A system tray 122 is positioned at the bottom-right of the display adjacent the desktop toolbar 120. The system tray 122 includes a clock 124 and icons that allow easy access to system configurations, such as the mouse and keyboard, and selected applications. Typically, the applications displayed in the system tray 122 are such that they are always running in the background (i.e., no icon is displayed in the task bar, despite that the application is running) and are launched at startup. An example of such an application is Norton AntiVirus, which runs in the background and constantly checks for viruses on the system.
Another icon located in the tray 122 that is of particular interest to describing the illustrated embodiment of the present application is a News Alert icon 126. News Alert is a client-based application that periodically checks one or more predetermined server computers on the Internet for new stories that a user on the client computer has expressed interest in. If a new story is available in a selected topic, the client is notified by blinking icon 126. If the user selects the icon 126 using a user input device (e.g., 40 or 42 of FIG. 1), then window 102 is displayed. Although partially obscured by window 104 (which is described further below), the window 102 provides an abstract of the new story. The user may then select window 102 to view the entire story.
The window 102 includes menu buttons 130,132. If a user selects menu button 130, a menu (not shown) is displayed that allows a user to immediately check for new stories or review the latest stories. If a user selects menu button 132, then window 104 is displayed. Generally, menu button 132 allows a user to customize the stories that the user is alerted to. Window 104 includes four different menu commands. Menu command 134 is an MSNBC news item that allows the user to customize stories received from an MSNBC server computer. Menu command 136 allows the user to customize stock prices that are displayed. Menu command 138 allows the user to customize stories received from ZDNN Technology news, a different server computer than MSNBC. Menu command 140 allows the user to select how often new stories are downloaded and how to alert the user (e.g., sound, flashing icon, etc). The particular menus and commands used may change based on the particular client application.
Customizing the application allows the user to control the behavior of the application. In typical client applications, when a user customizes the client application, an options page (e.g., dialog box) is displayed. For example, in Microsoft Word, the user can right click on the toolbar to display an options page that allows the user to select the toolbars displayed in Word. When any such option pages are displayed, they are either hard-coded within Word or minimally stored on the client computer.
By contrast, FIG. 4 shows an example of an options page 142 that is displayed in a browser interface 84 according to an illustrated embodiment of the present application. The options page 142 is displayed when a user selects the menu command 134 of FIG. 3. Instead of hard coding this options page in the client application, the options page is provided by a server computer, as described further below. Moreover, selecting menu button 134 causes a second, separate and unrelated client application to automatically launch (if the second application is already active, then it is displayed as the currently active window). This second application is generically called a network client and allows a user to communicate to a server computer using a network, such as the Internet and Intranet. For purposes of the present application, the network client is described as a browser. The browser displays the options page 142 for customizing the News Alert client-based application.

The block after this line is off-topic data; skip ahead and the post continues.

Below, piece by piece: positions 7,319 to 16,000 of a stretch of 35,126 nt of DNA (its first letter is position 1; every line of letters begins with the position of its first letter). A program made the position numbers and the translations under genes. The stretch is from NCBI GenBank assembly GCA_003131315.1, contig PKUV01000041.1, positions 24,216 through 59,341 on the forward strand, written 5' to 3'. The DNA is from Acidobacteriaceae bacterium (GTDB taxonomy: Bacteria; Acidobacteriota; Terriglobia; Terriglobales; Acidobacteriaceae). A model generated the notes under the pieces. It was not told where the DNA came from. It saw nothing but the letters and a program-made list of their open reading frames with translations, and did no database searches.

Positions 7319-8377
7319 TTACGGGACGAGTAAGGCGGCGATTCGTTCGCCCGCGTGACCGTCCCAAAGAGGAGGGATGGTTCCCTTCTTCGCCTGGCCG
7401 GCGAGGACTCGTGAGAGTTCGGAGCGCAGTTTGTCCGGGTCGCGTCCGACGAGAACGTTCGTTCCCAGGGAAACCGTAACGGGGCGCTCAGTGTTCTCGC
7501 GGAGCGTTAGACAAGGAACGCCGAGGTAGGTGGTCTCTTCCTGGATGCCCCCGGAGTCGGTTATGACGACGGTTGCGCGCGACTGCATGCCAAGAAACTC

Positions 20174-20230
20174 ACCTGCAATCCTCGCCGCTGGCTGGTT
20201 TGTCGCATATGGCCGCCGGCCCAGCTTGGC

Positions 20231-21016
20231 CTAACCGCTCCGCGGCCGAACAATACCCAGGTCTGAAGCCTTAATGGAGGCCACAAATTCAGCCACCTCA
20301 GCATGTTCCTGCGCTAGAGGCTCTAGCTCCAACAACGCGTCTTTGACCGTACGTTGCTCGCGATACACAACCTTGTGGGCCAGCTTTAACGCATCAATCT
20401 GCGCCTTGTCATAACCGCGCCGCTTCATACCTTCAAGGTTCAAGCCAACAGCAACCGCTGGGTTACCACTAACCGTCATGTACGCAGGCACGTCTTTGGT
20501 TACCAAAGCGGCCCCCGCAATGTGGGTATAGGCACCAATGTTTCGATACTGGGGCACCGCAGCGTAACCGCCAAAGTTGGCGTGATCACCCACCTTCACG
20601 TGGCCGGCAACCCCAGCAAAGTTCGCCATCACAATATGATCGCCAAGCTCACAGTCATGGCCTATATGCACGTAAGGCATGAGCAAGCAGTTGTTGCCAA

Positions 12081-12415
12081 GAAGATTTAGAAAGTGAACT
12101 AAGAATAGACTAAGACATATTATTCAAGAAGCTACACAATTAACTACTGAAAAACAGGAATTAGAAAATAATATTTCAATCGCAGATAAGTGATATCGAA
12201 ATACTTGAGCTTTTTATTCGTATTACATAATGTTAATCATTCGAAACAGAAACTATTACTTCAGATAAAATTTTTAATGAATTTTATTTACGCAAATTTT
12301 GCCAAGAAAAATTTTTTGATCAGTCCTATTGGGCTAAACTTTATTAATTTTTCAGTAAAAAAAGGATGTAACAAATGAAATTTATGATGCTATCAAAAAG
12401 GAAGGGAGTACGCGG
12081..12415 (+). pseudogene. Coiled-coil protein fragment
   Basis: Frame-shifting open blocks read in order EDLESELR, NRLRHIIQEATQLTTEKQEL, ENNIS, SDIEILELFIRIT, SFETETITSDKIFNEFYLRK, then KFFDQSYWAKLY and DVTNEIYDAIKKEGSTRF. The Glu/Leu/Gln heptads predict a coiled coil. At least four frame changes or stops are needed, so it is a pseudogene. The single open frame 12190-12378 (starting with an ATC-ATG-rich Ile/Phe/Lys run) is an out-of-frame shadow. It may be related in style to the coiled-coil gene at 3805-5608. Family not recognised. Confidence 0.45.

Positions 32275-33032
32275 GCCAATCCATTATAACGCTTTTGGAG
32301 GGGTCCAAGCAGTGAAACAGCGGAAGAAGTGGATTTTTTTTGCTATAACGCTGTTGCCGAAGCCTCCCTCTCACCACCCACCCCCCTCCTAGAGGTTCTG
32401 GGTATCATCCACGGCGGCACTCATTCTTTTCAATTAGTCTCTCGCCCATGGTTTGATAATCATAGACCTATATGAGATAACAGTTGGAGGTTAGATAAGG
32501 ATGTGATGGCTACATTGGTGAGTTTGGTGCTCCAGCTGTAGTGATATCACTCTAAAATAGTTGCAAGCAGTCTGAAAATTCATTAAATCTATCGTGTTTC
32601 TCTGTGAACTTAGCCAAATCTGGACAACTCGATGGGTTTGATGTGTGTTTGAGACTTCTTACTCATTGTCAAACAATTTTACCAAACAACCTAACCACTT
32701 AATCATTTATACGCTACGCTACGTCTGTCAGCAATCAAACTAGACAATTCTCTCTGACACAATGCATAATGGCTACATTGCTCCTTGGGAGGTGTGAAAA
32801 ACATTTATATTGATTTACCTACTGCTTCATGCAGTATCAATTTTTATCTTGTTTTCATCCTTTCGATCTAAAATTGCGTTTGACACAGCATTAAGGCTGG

Although the browser interface 84 of FIG. 4 appears different than that of FIG. 2, in actuality they are the same interface as revealed by browser toolbar 92 of FIG. 4 that includes buttons for back, forward, stop, etc. (i.e., the view of the browser was changed to show more details of the options page). Additionally, although a particular browser is shown, other browsers may be used. The document display area 88 displays the options page for customizing the News Alert client application. The illustrated options page is in HTML format (other formats may be used) and includes user interface elements, such as menu button 150, that allows a user to chose the type of news they wish to receive. Other user interface elements may be used, such as command buttons, radio buttons, check boxes, scroll bars, text fields, etc. The menu buttons relate to various topics such as news, business, sports, health, technology, etc. Check boxes, such as button 152, or radio buttons can be used for topics, such as international news, stock market news, etc. The check boxes (or other user interface elements) may also have hot news topics, such as a “Clinton” box that provides stories about the president. Virtually any topic can be used and the topics are up to date since they are not hard coded within the client application. For example, client software that hard-coded a Clinton box would be out of date in the year 2000 when President Clinton steps down from office. However, the current embodiment of the present application can change the options page instantaneously and dynamically by saving a different version on the server computer. Another section (not shown) of the customize window allows a user to enter key words. If any stories contain these key words then the client computer is alerted to the new story. A save button 154 allows the user to save the customization settings, as is further described below. The customization settings relate to modifying the client application's configuration so that the client application operates or is controlled to operate in a desired fashion from startup.